Contrarian: a person who opposes or rejects popular opinion, especially in stock exchange dealing.
Being a contrarian trader is not as simple as going against the crowd on a trade. Doing the opposite of the popular opinion all the time will not win over time, instead it will likely put you on the wrong side of trends more than anything else.
The right way to be a contrarian is to use backtested signals with an edge to enter at opportune times that create good risk/return ratios on entry. If you want to be a contrarian it is very important to use stop losses to keep your risk of loss small if you are wrong. As a trend runs for a very long time the risk/reward ratio diminishes over time and the possibly of a reversal increases. If you want to bet against a long trend it is crucial to wait until the trend bends for a better probability for a reversal.
Here are four contrarian trading set ups:
Blow Off Top:
A blow off candle top where you open higher with a gap but close lower than the open. The interday trading range is rejected with a pinbar. This rejection happens on huge volume and it closes back under the 70 RSI.
Buying The Dip:
One good signal for buying a deep dip in an uptrend or a sideways market is a pullback to the 30 RSI. This is especially a good signal for index ETFs and big cap stocks. This is the general area where bounces happen as sellers run out of steam as the market has gone down too far and too fast. If price goes under the 30 RSI intrday and closes back over that is one possible signal to buy as it emerges back out of oversold. Closing under the 30 RSI is a danger sign that the downtrend may keep going. Wait for a confirmation of a reversal before buying an oversold dip for a better probability of success.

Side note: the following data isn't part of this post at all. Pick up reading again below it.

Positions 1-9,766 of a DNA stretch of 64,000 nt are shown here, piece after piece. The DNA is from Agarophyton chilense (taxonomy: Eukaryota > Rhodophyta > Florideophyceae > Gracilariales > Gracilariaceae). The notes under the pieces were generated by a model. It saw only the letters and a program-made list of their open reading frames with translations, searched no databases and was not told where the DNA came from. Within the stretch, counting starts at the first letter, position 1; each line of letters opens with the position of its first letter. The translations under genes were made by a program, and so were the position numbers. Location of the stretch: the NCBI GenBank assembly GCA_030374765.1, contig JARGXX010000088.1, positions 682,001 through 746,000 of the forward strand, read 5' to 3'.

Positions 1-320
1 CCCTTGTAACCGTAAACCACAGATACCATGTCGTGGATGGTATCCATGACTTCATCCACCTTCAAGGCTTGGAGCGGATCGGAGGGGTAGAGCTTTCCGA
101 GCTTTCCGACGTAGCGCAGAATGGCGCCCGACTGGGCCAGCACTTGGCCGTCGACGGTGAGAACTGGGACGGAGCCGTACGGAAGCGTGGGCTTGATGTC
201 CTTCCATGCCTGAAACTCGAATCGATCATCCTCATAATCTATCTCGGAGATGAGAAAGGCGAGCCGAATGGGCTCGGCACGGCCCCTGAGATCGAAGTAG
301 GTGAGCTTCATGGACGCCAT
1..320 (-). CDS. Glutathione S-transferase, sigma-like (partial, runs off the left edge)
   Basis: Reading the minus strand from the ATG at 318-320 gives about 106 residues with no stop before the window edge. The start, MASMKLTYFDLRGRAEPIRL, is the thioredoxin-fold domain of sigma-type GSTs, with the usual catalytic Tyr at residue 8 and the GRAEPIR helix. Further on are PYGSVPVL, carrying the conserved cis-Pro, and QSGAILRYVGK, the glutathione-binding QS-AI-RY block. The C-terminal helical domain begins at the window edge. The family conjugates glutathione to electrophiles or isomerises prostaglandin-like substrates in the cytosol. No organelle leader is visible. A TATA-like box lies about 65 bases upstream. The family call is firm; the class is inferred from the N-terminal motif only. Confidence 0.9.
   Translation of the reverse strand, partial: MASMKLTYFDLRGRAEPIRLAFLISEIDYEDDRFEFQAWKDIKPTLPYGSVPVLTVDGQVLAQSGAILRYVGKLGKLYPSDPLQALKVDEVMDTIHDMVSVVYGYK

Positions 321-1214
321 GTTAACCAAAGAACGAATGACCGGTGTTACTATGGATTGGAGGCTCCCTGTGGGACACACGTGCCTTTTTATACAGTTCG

Buying a Break Out to All Time Highs:
Few people think about how contrarian it is to buy a break out to new all time highs. Few traders feel comfortable buying breakouts as they feel like it is too high and would prefer to by low and sell high. If a stock runs from $50 to $100 and doubles it will first have to break out to $51 and trend over time to that high price of $100. Sometimes breakouts go higher with no pullbacks until the trend is over. Many of the greatest trend following traders like Richard Dennis, Jesse Livermore, and Nicolas Darvas had systems that focused on break outs as momentum signals. At all time highs everyone is holding at a profit and there is little selling pressure from stop losses, profit taking is the primary selling pressure at all time highs. Short sellers will also create buying pressure as they buy to cover as a breakout trend gets underway. Breakouts work better if they emerge out of longterm price range bases.
While these examples are good risk/reward ratios the profitabilty of trading can only come from good risk management, honoring your stop loss and letting a winner run with a trailing stop when you position yourself on the right side of the move.